Ashland Town Council voted Tuesday night to proceed with capital improvements in the College Park neighborhood they hope will resolve drainage issues while setting a “green” precedent for years to come. All told, the upgrade is estimated to cost $853,332 and follows on the footsteps of the eco-friendly municipal parking lot project in the center of town.
Mike Davis, director of public works, said the project has been waiting in the wings for a while now.
“We’ve been talking about this project for several years now, many years, really, in terms of starting to fund this way back in the 1990s,” Davis said.
He added that the project had its own capital project fund and it had moved to the top of Ashland’s list of capital priorities following the completion of other projects.
“This has been the next priority of council for a few years,” Davis said.
The project entails laying down pervious pavers and a bioretention facility to store stormwater runoff while installing a storm sewer system, curbs and gutters and sidewalks on one side of the street within the project area. The grade of the road surface will also be lowered “by 2 to 6 inches” in areas plagued by sub-par drainage during rain events, according to Davis. Overall, the project helps prevent stormwater runoff cited as a main source of upstream pollution that trickles down to the Chesapeake Bay and a main target in the federal-level “total maximum daily load” pollution guidelines.
Vice mayor Dr. George Spagna called the project “forward looking” and said it sets an example for what the town envisions for future development.
“Coupling this project with the parking lot, I just want to commend staff for essentially hitting two home-runs in a row,” he said. “I think the planning and engineering on this is forward-thinking instead of, ‘Well, let’s just slap some asphalt down and be done with it.’ I think it’s a great way to go.
“It sets a pattern for the town going forward,” Spagna added. “It sets a pattern for new development. For people that want to come in to develop properties, we can point to what we’ve done and say, dare I say, ‘This is one of the things that makes Ashland, Ashland.’”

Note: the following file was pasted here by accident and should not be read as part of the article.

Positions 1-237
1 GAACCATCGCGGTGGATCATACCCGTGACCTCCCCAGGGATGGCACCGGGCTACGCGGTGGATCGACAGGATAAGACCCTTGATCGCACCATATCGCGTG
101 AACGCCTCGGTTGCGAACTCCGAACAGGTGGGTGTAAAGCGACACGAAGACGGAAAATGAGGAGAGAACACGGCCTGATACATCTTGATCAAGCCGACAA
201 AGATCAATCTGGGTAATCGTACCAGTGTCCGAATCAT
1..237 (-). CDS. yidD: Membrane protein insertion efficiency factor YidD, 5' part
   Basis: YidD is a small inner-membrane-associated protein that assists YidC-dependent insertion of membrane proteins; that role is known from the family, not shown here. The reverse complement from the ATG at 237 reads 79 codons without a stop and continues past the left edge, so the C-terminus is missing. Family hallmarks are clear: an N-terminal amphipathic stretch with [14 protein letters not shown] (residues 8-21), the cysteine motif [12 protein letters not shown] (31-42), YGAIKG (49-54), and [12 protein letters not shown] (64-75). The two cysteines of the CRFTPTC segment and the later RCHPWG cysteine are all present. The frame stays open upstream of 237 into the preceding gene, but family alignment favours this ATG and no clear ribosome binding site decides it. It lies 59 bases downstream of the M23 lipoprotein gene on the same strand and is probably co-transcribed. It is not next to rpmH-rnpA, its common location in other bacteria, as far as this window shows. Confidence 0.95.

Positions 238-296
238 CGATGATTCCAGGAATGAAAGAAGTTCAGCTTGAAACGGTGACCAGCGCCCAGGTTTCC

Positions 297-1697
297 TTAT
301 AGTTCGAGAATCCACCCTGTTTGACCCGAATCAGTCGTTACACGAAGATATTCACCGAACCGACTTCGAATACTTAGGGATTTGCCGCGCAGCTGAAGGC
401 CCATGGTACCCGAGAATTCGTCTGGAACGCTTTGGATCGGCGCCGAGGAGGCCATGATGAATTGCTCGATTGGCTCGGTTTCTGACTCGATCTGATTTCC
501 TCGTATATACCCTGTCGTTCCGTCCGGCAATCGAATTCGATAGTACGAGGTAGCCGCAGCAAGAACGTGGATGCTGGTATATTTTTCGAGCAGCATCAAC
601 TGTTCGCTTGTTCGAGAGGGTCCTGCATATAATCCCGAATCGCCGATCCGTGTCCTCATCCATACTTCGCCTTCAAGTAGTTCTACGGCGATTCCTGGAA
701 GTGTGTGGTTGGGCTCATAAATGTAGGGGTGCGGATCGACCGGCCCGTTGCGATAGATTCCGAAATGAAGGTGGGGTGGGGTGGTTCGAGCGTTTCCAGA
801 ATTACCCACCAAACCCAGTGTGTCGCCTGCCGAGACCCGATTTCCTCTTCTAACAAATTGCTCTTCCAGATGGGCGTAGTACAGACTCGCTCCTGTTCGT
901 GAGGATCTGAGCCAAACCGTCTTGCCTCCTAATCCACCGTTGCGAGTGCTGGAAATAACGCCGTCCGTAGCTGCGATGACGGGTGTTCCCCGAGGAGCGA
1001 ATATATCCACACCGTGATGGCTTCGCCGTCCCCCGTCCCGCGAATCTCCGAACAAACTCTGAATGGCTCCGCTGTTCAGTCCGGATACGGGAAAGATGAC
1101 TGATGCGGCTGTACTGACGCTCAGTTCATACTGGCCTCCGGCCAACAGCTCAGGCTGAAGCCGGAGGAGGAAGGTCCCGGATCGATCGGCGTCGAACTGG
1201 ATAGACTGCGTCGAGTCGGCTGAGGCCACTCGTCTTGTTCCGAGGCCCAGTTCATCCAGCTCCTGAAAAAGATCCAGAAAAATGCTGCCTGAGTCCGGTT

Davis said most residents in the neighborhood are onboard with the project.
“We’ve met most everyone there on several occasions,” Davis said. “All they want to do is say ‘do something, we’re tired of waiting.’ That’s kind of the consensus. They’re generally satisfied with the compromises and the project that we’ve presented and are just looking forward to the town moving forward.”
Though it wasn’t a public hearing, Mayor Faye Prichard allowed College Park resident Sheree Hedrick to address council regarding her concerns with the upgrade.
“My biggest issue was I have kids so I wanted to make sure that bikes could ride on it,” she said.
That concern was settled after visiting the town parking lot where gaps between the pervious pavers were not an issue for bicycle tires.
“My other biggest concern was the trees, to try to save as many trees as possible,” she said. “That’s why we love living in Ashland, why we love that neighborhood.”
Tree removal was an issue that Prichard seized on, as well.
“Trees are my big issue. Are we losing a lot of trees and are we losing many trees that people are worried about losing?” Prichard asked Davis.
He responded that he didn’t think they would have to take out many trees that residents would miss.
“We’ve had one or two say we really want the trees along our house to not be there anymore and they happen to be right in the middle,” Davis said. “We have others that probably want to keep the trees, so I think it’s coming out to a good balance.”
The work will be carried out by the town’s annual contractor Tally & Armstrong and should be finalized by the end of June.